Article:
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The Fitness Zone

Top Fitness Trends for 2020
January 23, 2020 | by Molly Fabri

If you own a Fitbit, Apple Watch or another kind of wearable technology to track your fitness, you’re already following the number-one predicted fitness trend for 2020 - wearable technology! Wearable tech has topped the list 4 times in the last 5 years, according to the American College of Sports Medicine’s (ACSM) annual fitness trend forecast and we don’t expect it to be slowing down any time soon. 

In 2020, more people than ever are using wearable technology to track their daily steps, calories burnt and time spent sitting vs standing; all with the goal to be their best, healthiest self. There are a predicted 835 million people who will be utilising these devices in 2020, with expectations for this number to hit 1 billion by 2022.  

As a fitness professional, it is important to know what to expect coming into the year ahead, so you can make the necessary tweaks to your offerings to ensure your business stays relevant. Simply staying in the loop with what people in the industry are interested in, talking about or seeking, will keep you one step ahead and ready to seize any opportunity that the new year throws at you.

Now in its 14th year, the fitness trends survey was completed by more than 3,000 health and fitness professionals worldwide, and was designed to reveal trends in various fitness environments. 36 potential trends were given as choices, and the top 20 were ranked and published by ACSM.

THE ACSM TOP 10 FITNESS TRENDS FOR 2020 ARE:

1. Wearable Technology: includes activity trackers, smart watches, heart rate monitors and GPS tracking devices.

2. High-Intensity Interval Training (HIIT): HIIT, which involves short bursts of activity followed by a short period of rest or recovery, these exercise programs are usually performed in less than 30 minutes.

3. Group Training: Group exercise instructors teach, lead and motivate individuals  through intentionally designed group exercise classes. Group programs are designed to be motivational and effective for people at different fitness levels, with instructors using leadership techniques that help individuals in their classes achieve fitness goals.

4. Training with free weights: previously described as “strength training” this category changed titles to be more specific, now referring to exercises using free weights, barbells, kettlebells and medicine balls.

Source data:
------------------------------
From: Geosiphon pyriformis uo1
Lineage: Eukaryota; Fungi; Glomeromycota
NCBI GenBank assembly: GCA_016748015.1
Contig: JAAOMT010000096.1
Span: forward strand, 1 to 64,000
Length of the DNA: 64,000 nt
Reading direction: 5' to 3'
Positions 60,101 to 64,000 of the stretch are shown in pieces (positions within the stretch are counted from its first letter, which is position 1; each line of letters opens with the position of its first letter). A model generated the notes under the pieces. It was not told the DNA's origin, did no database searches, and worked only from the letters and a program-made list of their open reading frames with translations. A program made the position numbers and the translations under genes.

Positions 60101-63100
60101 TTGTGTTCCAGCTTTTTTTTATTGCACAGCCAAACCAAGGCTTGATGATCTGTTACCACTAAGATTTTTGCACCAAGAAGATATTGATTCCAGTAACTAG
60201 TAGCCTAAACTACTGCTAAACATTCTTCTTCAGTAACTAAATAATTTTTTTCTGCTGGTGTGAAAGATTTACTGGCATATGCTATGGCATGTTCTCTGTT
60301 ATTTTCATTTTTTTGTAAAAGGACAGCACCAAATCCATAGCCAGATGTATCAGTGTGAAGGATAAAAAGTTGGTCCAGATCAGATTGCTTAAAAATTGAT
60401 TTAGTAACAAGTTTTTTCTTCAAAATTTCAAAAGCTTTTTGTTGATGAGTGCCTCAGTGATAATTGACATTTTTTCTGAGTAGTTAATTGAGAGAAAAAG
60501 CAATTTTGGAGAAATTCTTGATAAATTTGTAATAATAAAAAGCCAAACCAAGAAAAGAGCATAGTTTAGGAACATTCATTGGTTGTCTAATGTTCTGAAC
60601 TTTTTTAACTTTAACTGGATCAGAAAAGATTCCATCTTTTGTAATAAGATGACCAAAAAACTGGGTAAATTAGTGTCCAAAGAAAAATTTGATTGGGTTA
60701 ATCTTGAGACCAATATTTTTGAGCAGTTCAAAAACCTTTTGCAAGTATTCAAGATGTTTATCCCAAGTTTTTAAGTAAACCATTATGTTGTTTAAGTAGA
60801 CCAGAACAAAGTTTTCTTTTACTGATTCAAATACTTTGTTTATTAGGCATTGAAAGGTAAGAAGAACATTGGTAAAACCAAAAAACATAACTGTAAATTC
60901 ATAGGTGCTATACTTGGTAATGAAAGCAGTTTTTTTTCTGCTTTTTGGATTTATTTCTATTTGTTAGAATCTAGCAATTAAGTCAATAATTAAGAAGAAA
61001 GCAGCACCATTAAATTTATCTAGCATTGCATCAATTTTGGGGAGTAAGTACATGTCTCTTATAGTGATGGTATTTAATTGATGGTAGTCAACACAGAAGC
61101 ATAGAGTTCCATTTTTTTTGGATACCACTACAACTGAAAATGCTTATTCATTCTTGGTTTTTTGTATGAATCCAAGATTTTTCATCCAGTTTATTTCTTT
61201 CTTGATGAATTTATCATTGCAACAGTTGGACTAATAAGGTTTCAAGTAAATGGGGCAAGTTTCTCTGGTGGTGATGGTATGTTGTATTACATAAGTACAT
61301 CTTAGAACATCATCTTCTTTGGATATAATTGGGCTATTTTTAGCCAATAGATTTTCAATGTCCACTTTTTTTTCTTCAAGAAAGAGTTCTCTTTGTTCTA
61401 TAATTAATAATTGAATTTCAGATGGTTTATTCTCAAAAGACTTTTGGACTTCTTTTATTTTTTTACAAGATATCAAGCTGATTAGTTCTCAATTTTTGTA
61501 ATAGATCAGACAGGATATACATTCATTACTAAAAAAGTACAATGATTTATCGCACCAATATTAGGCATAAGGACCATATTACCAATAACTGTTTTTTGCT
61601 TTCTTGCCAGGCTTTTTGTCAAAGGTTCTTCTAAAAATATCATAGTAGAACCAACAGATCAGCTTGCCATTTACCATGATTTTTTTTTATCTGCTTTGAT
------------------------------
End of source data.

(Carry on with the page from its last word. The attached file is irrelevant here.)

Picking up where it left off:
5. Personal Training: Personal training includes fitness testing and goal setting with the trainer working one on one with a client to prescribe workouts specific to clients’ individual needs and goals. This includes online, in health clubs, in the home, and in worksites that have fitness facilities.

6. Exercise is Medicine. Exercise is Medicine is a global health initiative that is focused on encouraging primary care physicians and other health care providers to include physical activity when designing treatment plans for patients and referring their patients to exercise professionals.

7. Body Weight Training: Body weight training uses minimal equipment making it more affordable. Not limited to just push-ups and pull-ups, this trend allows people to get “back to basics” with fitness.

8. Fitness programs for older adults: People are living longer, working longer, and remaining healthy and active much longer, so the trend of fitness programs for older adults is becoming more and more prevalent.

9. Health/wellness coaching: A one-on-one or small group approach, in which the values, needs, goals and visions are focused on by the coach to provide support, guidance and behavior changing intervention strategies.

10. Employing certified fitness professionals: the importance of hiring certified health fitness professionals through educational programs and certification programs that are fully accredited for health fitness professionals.

The full list of top 20 trends is available in the article Worldwide Survey of Fitness Trends for 2020. 

About

Molly Fabri is the National Communications Coordinator at the Australian Institute of Fitness.

This content is not intended to be used as individual health or fitness advice divorced from that imparted by medical, health or fitness professionals. Medical clearance should always be sought before commencing an exercise regime. The Institute and the authors do no take any responsibility for accident or injury caused as a result of this information.

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